clients. In this paper the mixed case is studied. Clients are represented by a profile, which
is a sequence of vertices with repetitions allowed. In a signed profile each element is
provided with a sign from (+,-). Thus one can take into account whether the client
prefers the facility (with a + sign) or rejects it (with a - sign). The graphs for which all
median sets, or all antimedian sets, are connected are characterized. Various consensus
strategies for signed profiles are studied, amongst which Majority, Plurality and Scarcity.
Hypercubes are the only graphs on which Majority produces the median set for all signed
profiles. Finally, the antimedian sets are found by the Scarcity Strategy on e.g. Hamming
graphs, Johnson graphs and halfcubes.Consensus Strategies for Signed Profiles on Graphs
http://repub.eur.nl/pub/26664/
Mon, 17 Oct 2011 00:00:01 GMT<div>K. Balakrishnan</div><div>M. Changat</div><div>H.M. Mulder</div><div>A.R. Subhamathi</div>
The median problem is a classical problem in Location Theory: one searches for a location that minimizes the average distance to the sites of the clients. This is for desired facilities as a distribution center for a set of warehouses. More recently, for obnoxious facilities, the antimedian was studied. Here one maximizes the average distance to the clients. In this paper the mixed case is studied. Clients are represented by a profile, which is a sequence of vertices with repetitions allowed. In a signed profile each element is provided with a sign from {+,-}. Thus one can take into account whether the client prefers the facility (with a + sign) or rejects it (with a - sign). The graphs for which all median sets, or all antimedian sets, are connected are characterized. Various consensus strategies for signed profiles are studied, amongst which Majority, Plurality and Scarcity. Hypercubes are the only graphs on which Majority produces the median set for all signed profiles. Finally, the antimedian sets are found by the Scarcity Strategy on e.g. Hamming graphs, Johnson graphs and halfcubes.Axiomatic Characterization of the Antimedian Function on Paths and Hypercubes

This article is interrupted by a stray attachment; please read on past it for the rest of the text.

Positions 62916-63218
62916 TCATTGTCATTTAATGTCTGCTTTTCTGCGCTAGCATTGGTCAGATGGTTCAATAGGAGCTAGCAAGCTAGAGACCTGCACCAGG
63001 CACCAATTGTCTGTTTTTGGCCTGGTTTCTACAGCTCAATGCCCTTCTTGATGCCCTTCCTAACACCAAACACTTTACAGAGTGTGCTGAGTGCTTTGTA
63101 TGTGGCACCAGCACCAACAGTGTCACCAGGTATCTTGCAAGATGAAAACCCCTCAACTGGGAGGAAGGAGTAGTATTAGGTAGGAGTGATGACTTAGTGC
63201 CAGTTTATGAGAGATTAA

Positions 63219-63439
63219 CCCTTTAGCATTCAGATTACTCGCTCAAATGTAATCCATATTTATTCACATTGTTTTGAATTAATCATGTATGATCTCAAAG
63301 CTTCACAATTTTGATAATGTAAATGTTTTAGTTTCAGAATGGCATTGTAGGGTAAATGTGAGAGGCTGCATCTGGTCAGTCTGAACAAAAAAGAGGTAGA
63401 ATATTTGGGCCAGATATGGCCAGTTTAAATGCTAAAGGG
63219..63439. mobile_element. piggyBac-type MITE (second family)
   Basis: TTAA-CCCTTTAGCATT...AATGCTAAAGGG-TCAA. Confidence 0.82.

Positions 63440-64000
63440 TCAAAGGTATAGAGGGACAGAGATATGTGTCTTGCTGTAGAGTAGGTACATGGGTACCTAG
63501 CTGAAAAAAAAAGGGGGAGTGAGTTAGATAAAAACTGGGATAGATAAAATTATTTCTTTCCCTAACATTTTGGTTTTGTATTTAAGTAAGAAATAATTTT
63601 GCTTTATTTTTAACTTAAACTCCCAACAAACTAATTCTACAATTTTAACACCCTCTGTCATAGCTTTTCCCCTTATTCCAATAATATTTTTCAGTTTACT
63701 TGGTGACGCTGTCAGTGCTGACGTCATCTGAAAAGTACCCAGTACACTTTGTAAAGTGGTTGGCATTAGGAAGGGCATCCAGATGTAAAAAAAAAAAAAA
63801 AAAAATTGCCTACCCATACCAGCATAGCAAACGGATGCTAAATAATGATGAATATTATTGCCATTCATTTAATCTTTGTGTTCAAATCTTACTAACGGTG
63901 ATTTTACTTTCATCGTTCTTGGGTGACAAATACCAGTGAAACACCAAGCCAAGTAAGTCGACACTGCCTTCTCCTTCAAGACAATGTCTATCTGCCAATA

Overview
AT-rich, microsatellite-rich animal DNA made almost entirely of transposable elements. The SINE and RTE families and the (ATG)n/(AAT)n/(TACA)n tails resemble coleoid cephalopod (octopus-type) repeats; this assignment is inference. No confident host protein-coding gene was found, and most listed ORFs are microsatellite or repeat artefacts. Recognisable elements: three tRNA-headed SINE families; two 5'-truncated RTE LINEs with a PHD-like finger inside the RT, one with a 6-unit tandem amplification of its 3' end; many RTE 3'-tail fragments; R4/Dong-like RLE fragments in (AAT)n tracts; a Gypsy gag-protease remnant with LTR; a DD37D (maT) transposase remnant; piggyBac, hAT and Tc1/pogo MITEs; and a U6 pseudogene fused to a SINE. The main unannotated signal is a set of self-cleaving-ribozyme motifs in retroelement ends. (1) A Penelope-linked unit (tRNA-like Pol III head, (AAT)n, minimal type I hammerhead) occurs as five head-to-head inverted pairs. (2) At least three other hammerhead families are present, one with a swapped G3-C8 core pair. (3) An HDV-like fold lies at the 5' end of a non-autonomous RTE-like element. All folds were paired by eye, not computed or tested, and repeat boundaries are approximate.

http://repub.eur.nl/pub/22803/
Fri, 04 Mar 2011 00:00:01 GMT<div>K. Balakrishnan</div><div>M. Changat</div><div>H.M. Mulder</div><div>A.R. Subhamathi</div>
An antimedian of a profile $\\pi = (x_1, x_2, \\ldots , x_k)$ of vertices of a graph $G$ is a vertex maximizing the sum of the distances to the elements of the profile. The antimedian function is defined on the set of all profiles on $G$ and has as output the set of antimedians of a profile. It is a typical location function for finding a location for an obnoxious facility. The `converse' of the antimedian function is the median function, where the distance sum is minimized. The median function is well studied. For instance it has been characterized axiomatically by three simple axioms on median graphs. The median function behaves nicely on many classes of graphs. In contrast the antimedian function does not have a nice behavior on most classes. So a nice axiomatic characterization may not be expected. In this paper such a characterization is obtained for the two classes of graphs on which the antimedian is
well-behaved: paths and hypercubes.